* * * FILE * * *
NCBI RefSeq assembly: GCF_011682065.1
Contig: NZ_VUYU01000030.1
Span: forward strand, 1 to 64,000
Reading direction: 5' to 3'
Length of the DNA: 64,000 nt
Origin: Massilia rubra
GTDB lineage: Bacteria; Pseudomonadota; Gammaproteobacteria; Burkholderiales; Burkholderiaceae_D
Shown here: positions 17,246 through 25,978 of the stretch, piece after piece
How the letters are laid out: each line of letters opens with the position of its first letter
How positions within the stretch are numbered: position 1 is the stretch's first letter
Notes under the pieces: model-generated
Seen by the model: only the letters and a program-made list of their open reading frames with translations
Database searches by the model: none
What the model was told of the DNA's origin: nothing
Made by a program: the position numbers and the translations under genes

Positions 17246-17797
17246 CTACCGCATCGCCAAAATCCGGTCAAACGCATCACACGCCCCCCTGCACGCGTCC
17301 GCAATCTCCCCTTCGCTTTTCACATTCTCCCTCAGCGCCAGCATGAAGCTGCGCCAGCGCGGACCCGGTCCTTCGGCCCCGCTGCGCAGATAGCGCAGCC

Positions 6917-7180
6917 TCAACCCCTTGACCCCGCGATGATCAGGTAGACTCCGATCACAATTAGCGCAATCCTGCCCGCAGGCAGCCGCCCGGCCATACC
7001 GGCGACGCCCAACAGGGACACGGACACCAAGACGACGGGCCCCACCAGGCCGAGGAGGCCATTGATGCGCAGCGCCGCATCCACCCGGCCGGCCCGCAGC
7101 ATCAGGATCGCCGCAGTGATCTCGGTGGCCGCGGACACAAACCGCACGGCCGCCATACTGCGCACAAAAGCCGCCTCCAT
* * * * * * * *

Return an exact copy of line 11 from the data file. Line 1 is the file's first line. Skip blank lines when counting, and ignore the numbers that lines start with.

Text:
Notes under the pieces: model-generated